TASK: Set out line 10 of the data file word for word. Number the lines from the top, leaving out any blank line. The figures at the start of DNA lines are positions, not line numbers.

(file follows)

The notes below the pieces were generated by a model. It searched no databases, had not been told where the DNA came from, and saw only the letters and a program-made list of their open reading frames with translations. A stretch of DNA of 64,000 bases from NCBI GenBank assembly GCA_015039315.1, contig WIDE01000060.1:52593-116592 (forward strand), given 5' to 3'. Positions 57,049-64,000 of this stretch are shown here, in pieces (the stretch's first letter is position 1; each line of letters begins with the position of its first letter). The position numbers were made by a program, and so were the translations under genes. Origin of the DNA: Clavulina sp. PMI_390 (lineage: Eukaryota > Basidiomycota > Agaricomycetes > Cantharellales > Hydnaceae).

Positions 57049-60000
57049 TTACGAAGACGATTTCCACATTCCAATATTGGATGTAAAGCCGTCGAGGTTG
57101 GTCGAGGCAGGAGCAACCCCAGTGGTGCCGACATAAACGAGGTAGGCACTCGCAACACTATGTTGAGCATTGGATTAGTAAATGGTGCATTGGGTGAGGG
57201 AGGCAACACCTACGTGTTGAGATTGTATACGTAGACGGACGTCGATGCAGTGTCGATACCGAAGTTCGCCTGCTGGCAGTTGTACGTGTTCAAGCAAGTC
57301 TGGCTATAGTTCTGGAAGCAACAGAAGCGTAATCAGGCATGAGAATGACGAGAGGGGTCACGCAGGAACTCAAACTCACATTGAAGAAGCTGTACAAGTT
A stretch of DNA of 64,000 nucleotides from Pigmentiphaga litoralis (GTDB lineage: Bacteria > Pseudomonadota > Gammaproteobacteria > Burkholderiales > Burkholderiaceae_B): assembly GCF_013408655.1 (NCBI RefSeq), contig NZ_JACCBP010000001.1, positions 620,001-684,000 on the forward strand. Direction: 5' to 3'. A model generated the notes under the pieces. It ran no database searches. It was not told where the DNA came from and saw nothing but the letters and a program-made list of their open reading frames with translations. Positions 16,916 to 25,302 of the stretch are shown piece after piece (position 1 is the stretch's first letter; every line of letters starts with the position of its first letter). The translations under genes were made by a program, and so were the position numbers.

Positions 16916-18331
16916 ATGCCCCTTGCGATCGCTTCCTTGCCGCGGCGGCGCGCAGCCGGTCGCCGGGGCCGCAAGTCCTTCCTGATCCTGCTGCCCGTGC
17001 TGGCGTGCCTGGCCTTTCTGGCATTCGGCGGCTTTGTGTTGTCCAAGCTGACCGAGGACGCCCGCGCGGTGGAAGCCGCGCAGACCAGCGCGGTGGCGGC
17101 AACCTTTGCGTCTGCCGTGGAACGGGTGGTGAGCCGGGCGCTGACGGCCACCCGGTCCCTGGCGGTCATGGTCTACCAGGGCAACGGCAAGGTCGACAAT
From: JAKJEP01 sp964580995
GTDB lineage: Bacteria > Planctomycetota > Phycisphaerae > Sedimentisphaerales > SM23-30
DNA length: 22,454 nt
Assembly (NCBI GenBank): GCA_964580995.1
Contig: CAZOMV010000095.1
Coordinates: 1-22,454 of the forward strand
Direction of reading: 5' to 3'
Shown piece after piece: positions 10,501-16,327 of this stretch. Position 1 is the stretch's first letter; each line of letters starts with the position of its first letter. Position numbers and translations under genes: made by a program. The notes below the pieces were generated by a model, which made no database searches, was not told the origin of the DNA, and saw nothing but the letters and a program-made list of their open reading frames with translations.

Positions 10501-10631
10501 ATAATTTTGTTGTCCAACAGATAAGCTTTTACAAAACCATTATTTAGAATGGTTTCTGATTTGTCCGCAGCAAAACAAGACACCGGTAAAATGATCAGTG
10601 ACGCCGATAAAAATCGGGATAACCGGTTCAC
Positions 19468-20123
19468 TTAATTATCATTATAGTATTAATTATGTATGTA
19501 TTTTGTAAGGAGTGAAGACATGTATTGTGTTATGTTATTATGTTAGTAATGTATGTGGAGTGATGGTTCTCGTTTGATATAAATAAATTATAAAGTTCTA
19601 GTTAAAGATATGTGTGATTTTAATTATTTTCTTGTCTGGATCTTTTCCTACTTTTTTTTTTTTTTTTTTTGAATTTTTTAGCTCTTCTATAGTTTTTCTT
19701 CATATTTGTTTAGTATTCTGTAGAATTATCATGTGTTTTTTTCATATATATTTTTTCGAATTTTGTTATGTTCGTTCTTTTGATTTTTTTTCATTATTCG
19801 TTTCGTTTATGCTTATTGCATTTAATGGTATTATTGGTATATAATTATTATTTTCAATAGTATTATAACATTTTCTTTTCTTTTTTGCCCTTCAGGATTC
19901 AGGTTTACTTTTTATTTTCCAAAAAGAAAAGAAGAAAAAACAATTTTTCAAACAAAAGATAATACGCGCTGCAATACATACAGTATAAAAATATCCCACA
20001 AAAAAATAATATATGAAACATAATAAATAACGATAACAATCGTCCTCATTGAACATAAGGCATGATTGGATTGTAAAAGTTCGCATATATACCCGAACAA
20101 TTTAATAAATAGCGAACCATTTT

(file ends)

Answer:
17001 TGGCGTGCCTGGCCTTTCTGGCATTCGGCGGCTTTGTGTTGTCCAAGCTGACCGAGGACGCCCGCGCGGTGGAAGCCGCGCAGACCAGCGCGGTGGCGGC